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Venerina Conti

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Ayurveda - Stages of Disease (Part 4)
4/18/2007 7:26:42 PM

Hello friends,


If you have been following my mini series on Ayurveda, you will appreciate this part which deals with the stages of disease.


In western medicine, a disease is treated only when the symptoms are manifest within the physical, whereas in Ayurveda, it is believed that when our vital energies, (the doshas), are out of balance with the physiological, for a length of time, an accumulation of toxic waste products, (ama), occurs and this is when disease will set in and spread.


Ayurveda believes there are six stages in the development of disease, called Kriyakala, three of the six stages are categorised as unmanifest, because they do not present symptoms within the physical; and three are classified as manifest because they present themselves in the physical.


However, it is believed, in Ayurvedic tradition, that each stage provides an opportunity to halt and possibly reverse the spread of the disease. Of course, the earlier it is detected, the quicker the process is reversed.  This implies catching the symptoms at a more subtle level.


The six stages of disease are classified as follows: accumulation, aggravation, dissemination, localisation, manifestation and disruption.


The accumulation stage is also known as the Sanchaya stage, which is the first stage of disease, (Kriyakala). A poor diet, negative thoughts, feelings and emotions, or an unhealthy lifestyle all contribute to the excess build up of one dosha or another which causes an imbalance. Symptoms are vague and ill defined.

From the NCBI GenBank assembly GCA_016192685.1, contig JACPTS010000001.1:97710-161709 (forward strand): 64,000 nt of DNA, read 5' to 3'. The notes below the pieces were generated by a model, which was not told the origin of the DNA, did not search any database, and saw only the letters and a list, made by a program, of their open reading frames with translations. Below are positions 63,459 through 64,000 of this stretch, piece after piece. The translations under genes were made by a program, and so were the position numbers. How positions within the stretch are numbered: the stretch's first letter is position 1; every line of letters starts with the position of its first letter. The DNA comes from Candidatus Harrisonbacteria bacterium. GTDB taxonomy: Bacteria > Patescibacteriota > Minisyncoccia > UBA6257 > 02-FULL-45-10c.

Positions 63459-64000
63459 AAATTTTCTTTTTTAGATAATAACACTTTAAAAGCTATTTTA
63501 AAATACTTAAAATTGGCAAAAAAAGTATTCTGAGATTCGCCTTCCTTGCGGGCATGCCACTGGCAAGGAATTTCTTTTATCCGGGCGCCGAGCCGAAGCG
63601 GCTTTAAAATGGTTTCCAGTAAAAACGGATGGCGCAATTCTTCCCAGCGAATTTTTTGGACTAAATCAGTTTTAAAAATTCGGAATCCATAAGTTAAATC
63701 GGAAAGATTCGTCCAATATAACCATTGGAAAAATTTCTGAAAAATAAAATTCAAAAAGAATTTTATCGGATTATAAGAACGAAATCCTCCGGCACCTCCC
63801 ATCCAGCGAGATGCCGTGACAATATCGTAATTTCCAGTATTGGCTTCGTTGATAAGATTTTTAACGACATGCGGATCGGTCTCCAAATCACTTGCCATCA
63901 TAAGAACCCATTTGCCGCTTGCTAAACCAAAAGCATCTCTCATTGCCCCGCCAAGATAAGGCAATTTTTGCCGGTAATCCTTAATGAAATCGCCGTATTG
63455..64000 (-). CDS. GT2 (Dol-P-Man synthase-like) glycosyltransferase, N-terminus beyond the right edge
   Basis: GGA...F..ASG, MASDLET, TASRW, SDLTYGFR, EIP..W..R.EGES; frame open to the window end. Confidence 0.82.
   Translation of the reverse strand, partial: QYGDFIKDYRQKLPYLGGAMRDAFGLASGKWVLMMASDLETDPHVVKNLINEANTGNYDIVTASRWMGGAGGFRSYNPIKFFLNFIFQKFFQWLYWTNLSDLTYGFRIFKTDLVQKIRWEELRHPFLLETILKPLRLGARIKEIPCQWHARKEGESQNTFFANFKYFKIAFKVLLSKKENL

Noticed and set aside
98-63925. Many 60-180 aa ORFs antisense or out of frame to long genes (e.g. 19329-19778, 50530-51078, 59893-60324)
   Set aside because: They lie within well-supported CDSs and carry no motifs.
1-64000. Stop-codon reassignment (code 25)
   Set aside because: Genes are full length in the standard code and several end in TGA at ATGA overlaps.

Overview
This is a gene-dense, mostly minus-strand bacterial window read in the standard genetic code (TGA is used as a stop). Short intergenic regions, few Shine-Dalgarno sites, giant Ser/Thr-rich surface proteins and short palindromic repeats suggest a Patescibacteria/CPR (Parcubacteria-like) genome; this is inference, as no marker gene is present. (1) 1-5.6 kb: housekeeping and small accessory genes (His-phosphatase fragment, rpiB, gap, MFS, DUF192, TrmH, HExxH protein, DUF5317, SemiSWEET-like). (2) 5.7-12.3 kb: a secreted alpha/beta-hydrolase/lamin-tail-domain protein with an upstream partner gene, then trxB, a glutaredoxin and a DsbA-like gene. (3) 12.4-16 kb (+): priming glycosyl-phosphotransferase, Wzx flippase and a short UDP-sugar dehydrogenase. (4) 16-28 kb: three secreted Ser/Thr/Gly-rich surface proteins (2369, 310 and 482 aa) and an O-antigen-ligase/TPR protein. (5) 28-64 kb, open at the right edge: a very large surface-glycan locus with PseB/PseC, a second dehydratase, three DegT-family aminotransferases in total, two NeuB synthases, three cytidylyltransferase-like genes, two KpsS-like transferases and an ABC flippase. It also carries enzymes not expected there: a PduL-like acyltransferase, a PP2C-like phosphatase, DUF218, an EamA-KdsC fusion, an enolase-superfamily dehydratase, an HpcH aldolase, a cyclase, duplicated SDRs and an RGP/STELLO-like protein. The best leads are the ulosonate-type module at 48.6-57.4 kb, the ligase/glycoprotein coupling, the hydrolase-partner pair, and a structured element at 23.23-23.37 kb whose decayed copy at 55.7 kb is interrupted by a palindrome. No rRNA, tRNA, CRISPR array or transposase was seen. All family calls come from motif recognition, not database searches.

In the aggravation, Prakopa stage, symptoms increase. The dosha imbalance becomes toxic in a certain area of the body, which begins to alter health on subtle level.


The Prasara, or dissemination stage marks the beginning of manifestation of the disease.  A person may experience a general discomfort or tiredness; the symptoms are not specific enough to be detected by conventional medicine in the western tradition.


During the fourth stage, Sthana Samsraya, (the localisation), symptoms take root in a particularly weak area of the body, which has either been previously affected by disease or is genetically predisposed to illness. A person will notice aches and pains or rashes.


By the fifth stage, Vyakti, (the manifestation), symptoms are fully present and the disease is recognizable as an infection, swelling or pain.


The final stage is known as the Bheda, (or disruption); this is the stage when the disease reaches a fully blown proportion and can be at its most dangerous level. Although it may take years and even decades to reach this stage, the illness may become chronic, incurable, or even cause complications and the development of secondary or tertiary illnesses.


The idea behind the “stages” concept is that disease should be prevented and/or, if necessary, caught at a subtle, early, stage, in order to prevent fully blown illnesses.  This, of course, is where a combination of nutrition, (food combining), meditation and massage with the use of oils come into play.


Be well...



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